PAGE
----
by Greg Vaughn
I’ve been shooting with Nikon equipment as a pro photographer for many years. Sure, there have been times when I’ve been tempted to switch systems, but the Nikon stuff keeps working for me, and the ergonomics and controls of their cameras have always fit me better so I stay with them. No question that the glass is first class.
Ruggedness and reliability are also big factors for me. I’m not one to baby my gear, and in fact it gets stuffed into backpacks without much padding, jostles around in the truck while driving rutted roads, gets the vibration treatment in airplane overhead bins, and frequently gets splashed, sprayed and coated with dust.
The cameras and lenses just keep on working, even the “prosumer” class gear that isn’t designed to stand up to heavy use.
However, shit happens, as they say. On a recent trip I clumsily knocked over my tripod while gesturing to a guy who was posing for me. Camera and lens hit the floor with a loud clunk, and without even a lenshood to cushion the fall.
Red-faced, I sat the tripod back on its feet, checked camera and lens for wobbliness and signs of damage. Fired off a few shots, and everything looked normal on the LCD, so I finished the shoot. The next day, I noticed that occasionally there seemed to be a problem with the VR and focusing, so I switched to the backup gear.
When I returned from the trip, I shipped camera body and lens to Nikon, taking advantage my NPS (Nikon Professional Services) membership to get expedited repairs. I decided to send my 17-55mm f/2.8 zoom too, as it’s got a few miles on it after 6 years as the main workhorse.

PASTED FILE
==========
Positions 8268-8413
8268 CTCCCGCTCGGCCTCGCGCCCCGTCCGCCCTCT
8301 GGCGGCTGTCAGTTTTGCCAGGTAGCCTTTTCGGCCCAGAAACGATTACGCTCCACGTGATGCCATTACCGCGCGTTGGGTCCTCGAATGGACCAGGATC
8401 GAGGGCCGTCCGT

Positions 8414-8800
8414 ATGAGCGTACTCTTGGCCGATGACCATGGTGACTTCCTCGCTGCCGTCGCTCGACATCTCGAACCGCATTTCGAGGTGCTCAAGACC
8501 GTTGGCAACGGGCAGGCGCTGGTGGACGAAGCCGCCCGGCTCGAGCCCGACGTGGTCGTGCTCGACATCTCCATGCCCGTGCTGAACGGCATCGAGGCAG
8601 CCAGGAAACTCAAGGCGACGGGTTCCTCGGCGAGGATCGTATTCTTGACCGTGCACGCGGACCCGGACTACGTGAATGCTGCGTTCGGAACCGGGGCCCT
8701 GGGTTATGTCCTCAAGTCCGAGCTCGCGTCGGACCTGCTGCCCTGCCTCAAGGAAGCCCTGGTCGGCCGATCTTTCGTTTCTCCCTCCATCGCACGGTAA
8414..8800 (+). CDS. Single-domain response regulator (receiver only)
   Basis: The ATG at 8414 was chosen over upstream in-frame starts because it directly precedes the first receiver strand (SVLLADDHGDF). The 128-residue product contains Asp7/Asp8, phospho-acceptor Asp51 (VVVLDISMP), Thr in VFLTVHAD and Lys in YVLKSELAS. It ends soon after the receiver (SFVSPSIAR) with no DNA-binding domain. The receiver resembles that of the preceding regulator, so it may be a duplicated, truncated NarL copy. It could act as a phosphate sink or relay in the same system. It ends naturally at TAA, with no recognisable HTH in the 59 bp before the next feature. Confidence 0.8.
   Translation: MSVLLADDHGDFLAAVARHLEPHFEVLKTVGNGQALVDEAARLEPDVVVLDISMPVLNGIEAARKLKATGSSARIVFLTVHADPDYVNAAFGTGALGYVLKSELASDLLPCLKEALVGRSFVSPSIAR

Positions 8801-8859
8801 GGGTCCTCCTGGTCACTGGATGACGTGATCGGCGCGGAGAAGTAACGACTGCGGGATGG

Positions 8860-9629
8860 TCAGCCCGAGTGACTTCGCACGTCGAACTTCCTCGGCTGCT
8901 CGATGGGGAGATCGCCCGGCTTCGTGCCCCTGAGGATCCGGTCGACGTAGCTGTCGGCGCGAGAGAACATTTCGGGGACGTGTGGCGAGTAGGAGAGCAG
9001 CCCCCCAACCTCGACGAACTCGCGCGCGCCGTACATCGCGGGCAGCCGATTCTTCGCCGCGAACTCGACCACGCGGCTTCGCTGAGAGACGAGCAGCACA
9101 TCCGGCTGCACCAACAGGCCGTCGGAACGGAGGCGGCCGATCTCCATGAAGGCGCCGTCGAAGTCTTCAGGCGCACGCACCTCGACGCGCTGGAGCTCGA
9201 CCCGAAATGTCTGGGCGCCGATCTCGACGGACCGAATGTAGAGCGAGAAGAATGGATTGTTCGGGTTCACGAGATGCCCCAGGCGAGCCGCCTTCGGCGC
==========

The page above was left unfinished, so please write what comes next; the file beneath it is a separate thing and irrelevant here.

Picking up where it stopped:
Eight days later, UPS delivers my repaired gear. The work order for the 17-55mm lens says they repaired impact damage, focusing mechanism and zooming mechanism, replaced cam ring, name ring, zooming ring, lens barrel and bayonet mount. This is in addition to adjusting focus and resolution and giving it a thorough cleaning. The lens is practically brand new, and the bill was all of 150 bucks.
I don’t think I’ll be switching brands any time soon.
Greg Vaughn is a freelance editorial and commercial photographer based in Eugene, Oregon. He specializes in recreational travel, scenic landscape and nature photography. Greg’s guidebook “Photographing Oregon” won the Independent Publishers Association Ben Franklin Award for best travel book in 2010. It is also included in the Top Ten Best Travel Guides for Photographers at http://www.bestphotographybooks.com. Buy it at your favorite local bookstore, or order an autographed copy from http://www.GregVaughn.com/books.html .
If you have similar experiences please leave a comment.
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